United States District Court, N.D. Alabama, Northeastern Division
K. KALLON UNITED STATES DISTRICT JUDGE
Zhou alleges that her former employer, Intergraph
Corporation, unlawfully subjected her to a hostile work
environment, discrimination, and retaliation in violation of
Title VII of the Civil Rights Act of 1964, 42 U.S.C.
§2000e et seq. Doc. 1. The court has for
consideration Intergraph's motion for summary judgment,
which is fully briefed and ripe for consideration. Docs. 25,
31, 33. After reading the briefs, reviewing the evidence, and
considering the relevant law, the court finds that Intergraph
has sustained its burden only as to Zhou's claims for sex
discrimination, race and national origin discrimination, and
racial harassment. Therefore, Intergraph's motion is due
to be granted in part and denied in part.
LEGAL STANDARD FOR SUMMARY JUDGMENT
Rule 56(a) of the Federal Rules of Civil Procedure, summary
judgment is proper “if the movant shows that there is
no genuine dispute as to any material fact and the movant is
entitled to judgment as a matter of law.” Fed.R.Civ.P.
56. “Rule 56 mandates the entry of summary judgment,
after adequate time for discovery and upon motion, against a
party who fails to make a showing sufficient to establish the
existence of an element essential to that party's case,
and on which that party will bear the burden of proof at
trial.” Celotex Corp. v. Catrett, 477 U.S.
317, 322 (1986) (alteration in original).
moving party bears the initial burden of proving the absence
of a genuine issue of material fact. Id. at 323. The
burden then shifts to the nonmoving party, who is required to
“go beyond the pleadings” to establish that there
is a “genuine issue for trial.” Id. at
324 (internal quotations omitted). A dispute about a material
fact is genuine “if the evidence is such that a
reasonable jury could return a verdict for the nonmoving
party.” Anderson v. Liberty Lobby, Inc., 477
U.S. 242, 248 (1986).
summary judgment, the court must construe the evidence and
all reasonable inferences arising from it in the light most
favorable to the non-moving party. Adickes v. S. H. Kress
& Co., 398 U.S. 144, 157 (1970); see also
Anderson, 477 U.S. at 255. Any factual disputes will be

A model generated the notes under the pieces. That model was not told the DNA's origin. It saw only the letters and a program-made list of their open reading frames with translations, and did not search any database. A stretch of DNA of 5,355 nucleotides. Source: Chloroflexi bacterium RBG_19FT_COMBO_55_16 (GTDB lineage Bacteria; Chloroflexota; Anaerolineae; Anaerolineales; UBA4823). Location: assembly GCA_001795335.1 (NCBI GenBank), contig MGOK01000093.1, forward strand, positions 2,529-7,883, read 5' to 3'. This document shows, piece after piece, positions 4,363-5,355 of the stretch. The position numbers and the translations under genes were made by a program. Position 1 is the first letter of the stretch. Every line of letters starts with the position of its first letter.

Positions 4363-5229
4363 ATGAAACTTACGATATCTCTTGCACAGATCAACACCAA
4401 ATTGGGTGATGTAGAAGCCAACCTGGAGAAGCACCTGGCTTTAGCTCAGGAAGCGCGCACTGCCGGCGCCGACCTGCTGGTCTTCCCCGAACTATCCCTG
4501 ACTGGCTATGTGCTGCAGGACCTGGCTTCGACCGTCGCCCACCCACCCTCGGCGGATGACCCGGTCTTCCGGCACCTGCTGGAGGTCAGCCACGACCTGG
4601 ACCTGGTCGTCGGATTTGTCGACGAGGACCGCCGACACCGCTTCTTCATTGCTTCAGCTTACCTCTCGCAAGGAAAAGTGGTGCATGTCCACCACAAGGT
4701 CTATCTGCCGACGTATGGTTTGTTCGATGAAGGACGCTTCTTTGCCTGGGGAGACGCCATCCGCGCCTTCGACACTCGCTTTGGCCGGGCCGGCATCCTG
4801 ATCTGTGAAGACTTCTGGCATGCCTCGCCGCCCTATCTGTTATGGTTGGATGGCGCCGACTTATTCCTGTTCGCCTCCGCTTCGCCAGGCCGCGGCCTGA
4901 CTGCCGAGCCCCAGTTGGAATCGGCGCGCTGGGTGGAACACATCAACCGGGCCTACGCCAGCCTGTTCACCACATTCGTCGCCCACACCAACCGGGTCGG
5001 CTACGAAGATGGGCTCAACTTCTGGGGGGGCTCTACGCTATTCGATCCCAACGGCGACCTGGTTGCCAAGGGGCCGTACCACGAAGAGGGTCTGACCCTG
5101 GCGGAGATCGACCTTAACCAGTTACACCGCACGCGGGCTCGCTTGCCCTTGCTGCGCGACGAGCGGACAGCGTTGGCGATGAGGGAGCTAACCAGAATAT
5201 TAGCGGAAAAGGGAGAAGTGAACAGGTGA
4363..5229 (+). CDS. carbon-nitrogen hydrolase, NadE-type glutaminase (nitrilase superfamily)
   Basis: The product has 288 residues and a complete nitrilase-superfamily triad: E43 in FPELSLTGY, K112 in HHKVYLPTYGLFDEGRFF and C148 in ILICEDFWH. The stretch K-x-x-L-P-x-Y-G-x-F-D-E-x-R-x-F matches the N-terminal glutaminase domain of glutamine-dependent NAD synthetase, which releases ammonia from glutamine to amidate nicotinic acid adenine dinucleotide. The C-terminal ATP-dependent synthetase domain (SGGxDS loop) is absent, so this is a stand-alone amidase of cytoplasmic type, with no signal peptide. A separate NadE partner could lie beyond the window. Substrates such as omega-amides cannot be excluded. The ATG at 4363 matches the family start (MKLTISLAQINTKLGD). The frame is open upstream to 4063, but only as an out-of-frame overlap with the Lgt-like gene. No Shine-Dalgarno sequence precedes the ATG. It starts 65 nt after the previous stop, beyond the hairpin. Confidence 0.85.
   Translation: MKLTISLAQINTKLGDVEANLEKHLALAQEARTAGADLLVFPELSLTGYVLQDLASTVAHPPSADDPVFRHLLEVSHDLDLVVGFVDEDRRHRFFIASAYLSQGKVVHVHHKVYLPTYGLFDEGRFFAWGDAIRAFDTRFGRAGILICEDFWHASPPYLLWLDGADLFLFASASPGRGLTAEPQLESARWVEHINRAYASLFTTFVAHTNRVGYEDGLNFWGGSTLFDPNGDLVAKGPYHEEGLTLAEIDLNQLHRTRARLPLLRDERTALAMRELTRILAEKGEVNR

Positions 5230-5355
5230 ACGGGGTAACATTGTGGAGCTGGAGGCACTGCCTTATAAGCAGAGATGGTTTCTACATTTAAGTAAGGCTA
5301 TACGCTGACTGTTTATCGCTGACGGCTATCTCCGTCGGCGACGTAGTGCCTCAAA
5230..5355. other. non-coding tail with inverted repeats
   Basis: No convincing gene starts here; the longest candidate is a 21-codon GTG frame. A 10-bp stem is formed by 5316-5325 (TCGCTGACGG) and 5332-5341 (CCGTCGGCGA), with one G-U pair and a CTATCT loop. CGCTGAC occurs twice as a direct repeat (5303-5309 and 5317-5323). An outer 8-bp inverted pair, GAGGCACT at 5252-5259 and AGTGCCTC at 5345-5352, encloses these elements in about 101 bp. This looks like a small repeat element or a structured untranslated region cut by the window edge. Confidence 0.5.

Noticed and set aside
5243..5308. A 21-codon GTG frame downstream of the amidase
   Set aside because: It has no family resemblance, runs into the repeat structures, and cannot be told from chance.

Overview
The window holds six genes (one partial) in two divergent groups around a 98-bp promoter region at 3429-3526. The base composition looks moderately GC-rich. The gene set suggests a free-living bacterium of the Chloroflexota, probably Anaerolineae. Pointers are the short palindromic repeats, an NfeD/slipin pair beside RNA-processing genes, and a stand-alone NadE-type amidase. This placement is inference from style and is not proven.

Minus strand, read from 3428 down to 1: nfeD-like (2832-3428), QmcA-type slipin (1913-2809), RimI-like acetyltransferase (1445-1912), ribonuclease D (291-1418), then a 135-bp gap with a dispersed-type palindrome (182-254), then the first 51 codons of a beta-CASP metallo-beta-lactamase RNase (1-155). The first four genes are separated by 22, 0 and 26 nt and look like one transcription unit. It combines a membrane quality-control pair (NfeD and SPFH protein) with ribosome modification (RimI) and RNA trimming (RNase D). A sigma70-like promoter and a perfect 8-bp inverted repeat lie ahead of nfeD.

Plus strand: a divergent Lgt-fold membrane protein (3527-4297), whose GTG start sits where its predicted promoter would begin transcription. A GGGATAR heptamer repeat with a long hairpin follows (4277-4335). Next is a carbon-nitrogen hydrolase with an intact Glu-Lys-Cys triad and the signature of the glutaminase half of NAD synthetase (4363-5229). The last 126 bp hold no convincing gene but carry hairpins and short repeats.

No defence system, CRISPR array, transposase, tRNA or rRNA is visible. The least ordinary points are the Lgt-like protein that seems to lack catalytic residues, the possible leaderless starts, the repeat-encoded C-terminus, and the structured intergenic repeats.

resolved in the non-moving party's favor when sufficient
competent evidence supports the non-moving party's
version of the disputed facts. See Pace v.
Capobianco, 283 F.3d 1275, 1276, 1278 (11th Cir. 2002).
However, “mere conclusions and unsupported factual
allegations are legally insufficient to defeat a summary
judgment motion.” Ellis v. England, 432 F.3d
1321, 1326 (11th Cir. 2005) (per curiam) (citing Bald
Mountain Park, Ltd. v. Oliver, 863 F.2d 1560, 1563 (11th
Cir. 1989)). Moreover, “[a] mere ‘scintilla'
of evidence supporting the opposing party's position will
not suffice; there must be enough of a showing that the jury
could reasonably find for that party.” Walker v.
Darby, 911 F.2d 1573, 1577 (11th Cir. 1990) (citing
Anderson, 477 U.S. at 252)).
Zhou's Work at Intergraph
employed Zhou as a software consultant from May 2011 until
February 2017. Doc. 26-1 at 48-50. Zhou's work consisted
primarily of programming at the user interface level or
“client tier” for a 3D software product called
SmartPlant 3D (“S3D”). Docs. 26-3 at 20; 26-6 at
43-44. However, Zhou also studied the middle level coding
language of C in school, and was learning the lower level
code of WPF prior to her discharge. Doc. 26-1 at 81-82. While
at Intergraph, Zhou worked on one particular project that
involved coding on multiple “tiers” and received
positive feedback from her supervisor Steve Herold and the
client. Doc. 26-1 at 161-63. Zhou also received positive
annual performance reviews that she was either
“meeting” or “exceeding” expectations
from her supervisors Lester Lynd (2011 - 2014) and Herold
(2014 - 2017). Docs. 26-1 at 60, 62, 67, 83, 89; 26-6 at 13,
40. In these reviews, Lynd and Herold encouraged Zhou to
continue developing her skills and to “focus on
learning about the middle tier components” of the S3D
product. See doc. 26-1 at 141, 154, 172, 192; 26-2
The Harassing Conduct
becoming Zhou's immediate supervisor, Herold met with
Zhou in December 2014, during which he told Zhou that he had
power, that he knew how much people on his team made, that he
had the right to put people “in their bracket, ”
and that he had the power to pick who to add to “the
layoff list.” Doc. 26-1 at 116, 126-27. Herold added
that if Zhou did not “do what he said, ” he would
add her to this “layoff list.” Id. at
116. Herold then made these same threats to Zhou in another
conversation. Id. at 126. It is unclear what
specific actions Herold asked Zhou to undertake, but Zhou did
not interpret Herold's demands as sexual in nature and
she acknowledges they could have been work-related.
Id. at 118-21.
complained to Lynd (Herold's supervisor) about
Herold's threats on at least two occasions. Id.
at 241. Zhou asked Lynd if she could transfer to another
group, id. at 116-17, in one or perhaps both of
these conversations. When Lynd asked why, Zhou relayed her